TWO ADIVASI women leaders of their communities have sought to describe to the Supreme Court the continuing repression faced by tribals and other forest-dwelling communities in seeking their rights to forest land under the Forest Rights Act (FRA), 2006.
The intervention application, filed by Sokalo Gond of Sonbhadra and Nivada Rana of Lakhimpur Kheri in Uttar Pradesh, along with All India Union of Forest Workings People (AIUFWP) and Citizens for Justice and Peace (CJP) led by Teesta Setalvad, is one among nearly 15 interventions filed in the writ petition in the SC regarding the constitutionality of the Scheduled Tribes and Other Forest Dwellers (Protection of Rights) Act, 2006.
Gond was among those campaigning for reclaiming adivasis’ rights to forest land even before the legislation in 2006. Rana is a Tharu Adivasi woman leader in the Dudhwa National Park region on the Nepal border and is vice-president of the Tharu Adivasi Mahila Majdur Kisan Manch.
The plea says that under the AIUFWP, tribals have so far collectively reclaimed more than 1 lakh hectares that is now being cultivated collectively under the leadership of women in Sonbhadra, Mirzapur, Chanduali, Chitrakoot, Lakhimpur Kheri, Lalitpur, Bhariach, Pilibhit, in the Shivalik area of Uttrakhand, Bihar, Jharkand, Bundelkhand in MP and the Sundarbans of West Bengal.
Contending that the FRA for the very first time vested tribal women equal and independent rights over forests and forest land while revenue and all other land laws vest this right on women only after marriage, the application says that regardless of the number of pending appeals and claims that are still to be appealed, it is not within the purview of the Act to allow for eviction of people by terming them encroachers.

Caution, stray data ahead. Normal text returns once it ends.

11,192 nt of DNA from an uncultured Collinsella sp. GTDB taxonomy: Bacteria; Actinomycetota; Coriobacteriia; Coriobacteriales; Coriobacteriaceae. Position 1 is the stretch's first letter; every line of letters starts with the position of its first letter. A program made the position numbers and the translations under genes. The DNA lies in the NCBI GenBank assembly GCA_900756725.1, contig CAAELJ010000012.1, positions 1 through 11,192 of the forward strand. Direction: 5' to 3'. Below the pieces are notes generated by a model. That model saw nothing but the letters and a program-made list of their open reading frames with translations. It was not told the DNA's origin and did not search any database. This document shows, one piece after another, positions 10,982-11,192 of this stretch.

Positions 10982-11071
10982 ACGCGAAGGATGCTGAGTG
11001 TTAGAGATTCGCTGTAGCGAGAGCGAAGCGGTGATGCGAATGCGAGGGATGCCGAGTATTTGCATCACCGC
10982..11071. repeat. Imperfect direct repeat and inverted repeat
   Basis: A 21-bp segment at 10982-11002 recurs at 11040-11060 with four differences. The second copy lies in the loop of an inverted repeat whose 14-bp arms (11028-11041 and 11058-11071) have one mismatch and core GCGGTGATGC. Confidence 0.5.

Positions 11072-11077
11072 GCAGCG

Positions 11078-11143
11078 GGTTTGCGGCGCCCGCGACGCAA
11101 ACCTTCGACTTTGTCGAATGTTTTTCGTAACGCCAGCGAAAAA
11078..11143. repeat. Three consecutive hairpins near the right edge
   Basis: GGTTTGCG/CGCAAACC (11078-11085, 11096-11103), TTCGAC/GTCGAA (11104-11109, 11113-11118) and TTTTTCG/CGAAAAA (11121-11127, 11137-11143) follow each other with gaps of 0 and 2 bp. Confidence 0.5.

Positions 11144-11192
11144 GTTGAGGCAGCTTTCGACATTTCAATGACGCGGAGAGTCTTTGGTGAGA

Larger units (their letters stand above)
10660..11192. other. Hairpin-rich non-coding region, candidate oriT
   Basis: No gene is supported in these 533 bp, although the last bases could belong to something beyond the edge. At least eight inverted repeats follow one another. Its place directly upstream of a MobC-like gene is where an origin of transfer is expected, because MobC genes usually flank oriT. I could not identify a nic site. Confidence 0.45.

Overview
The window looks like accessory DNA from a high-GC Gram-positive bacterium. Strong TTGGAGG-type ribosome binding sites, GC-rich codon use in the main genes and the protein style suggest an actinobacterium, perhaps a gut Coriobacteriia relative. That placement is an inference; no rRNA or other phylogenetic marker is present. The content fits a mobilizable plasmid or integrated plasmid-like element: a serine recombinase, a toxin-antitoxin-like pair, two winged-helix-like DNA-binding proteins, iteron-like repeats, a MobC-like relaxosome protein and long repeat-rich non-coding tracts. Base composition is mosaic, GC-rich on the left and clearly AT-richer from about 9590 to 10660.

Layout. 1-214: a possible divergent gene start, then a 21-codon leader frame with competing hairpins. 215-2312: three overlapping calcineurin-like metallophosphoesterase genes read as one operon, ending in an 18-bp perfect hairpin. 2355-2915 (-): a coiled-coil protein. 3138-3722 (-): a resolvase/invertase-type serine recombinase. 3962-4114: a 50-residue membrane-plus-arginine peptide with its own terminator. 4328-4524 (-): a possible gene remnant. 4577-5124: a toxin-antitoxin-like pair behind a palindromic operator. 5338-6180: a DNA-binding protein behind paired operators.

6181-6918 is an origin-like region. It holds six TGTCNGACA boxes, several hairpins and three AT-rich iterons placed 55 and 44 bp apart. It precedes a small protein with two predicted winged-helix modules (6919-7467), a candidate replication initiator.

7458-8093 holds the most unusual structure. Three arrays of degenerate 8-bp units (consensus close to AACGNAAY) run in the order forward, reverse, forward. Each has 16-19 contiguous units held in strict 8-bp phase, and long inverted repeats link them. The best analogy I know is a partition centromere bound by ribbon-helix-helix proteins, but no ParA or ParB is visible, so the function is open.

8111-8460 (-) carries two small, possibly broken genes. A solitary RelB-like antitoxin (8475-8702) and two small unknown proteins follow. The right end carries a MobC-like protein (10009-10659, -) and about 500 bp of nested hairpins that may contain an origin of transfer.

“Under British colonial rule, at least around 150 indigenous tribes were brutally criminalised by a foreign and hostile administration, which also gave permission to the police and administration to constantly monitor them. The demand for timber made the British exploit the habitat of these communities for commercial ends,” the application says. It added that before the legislation, a nexus of local mafia, police and forest officials systematically exploited and oppressed forest-dwelling communities. Despite the enactment of the FRA, this nexus continues to prevail, it says.
The application cites the 2010-11 report by the Standing Committee on Social Justice and Empowerment of the 15th Lok Sabha that made a scathing indictment of the Ministry of Tribal Affairs for not implementing the law rigorously. It also cites two communications to state governments by the Ministry of Tribal Affairs, in 2014 and 2018, regarding resolving the problematic methodology being employed by the bureaucracy in various states regarding claims under the FRA, their pendency and rejections.
Adivasis trying to wrest their rights under the law have faced resistance from those with vested interests, it says.
In June 2018, during a movement in Sonbhadra by adivasis and villagers, led by women like Sokalo Gond seeking rights under FRA, the state police detained Gond and another leader Kismatiya Gond. “This prompted the organisations, AIUFWP and Citizens for Justice and Peace (CJP) to file a Habeas Corpus petition in the Allahabad High Court. The court not only directed explanation from the authorities for the detention, but also ordered that the women be produced before it. The women were not produced and while the police claimed they released the them, they remained untraceable for a long while. Finally, after persistent efforts, she was released from the Mirzapur Jail, in November 2018,” the application says.
Gond, along with members of 15 other gram sabhas, have filed claims for community forest rights in March 2018, in which women are primary claimants. Women today are undertaking collective cultivation and preservation of natural resources here. Nivada Rana has also participated in filing a community forest rights claim in July 2013, supported by documentation on grounds that women should be the first owners of the natural resources. “But to date no community rights have yet been conferred to women in Dudhwa,” the application says.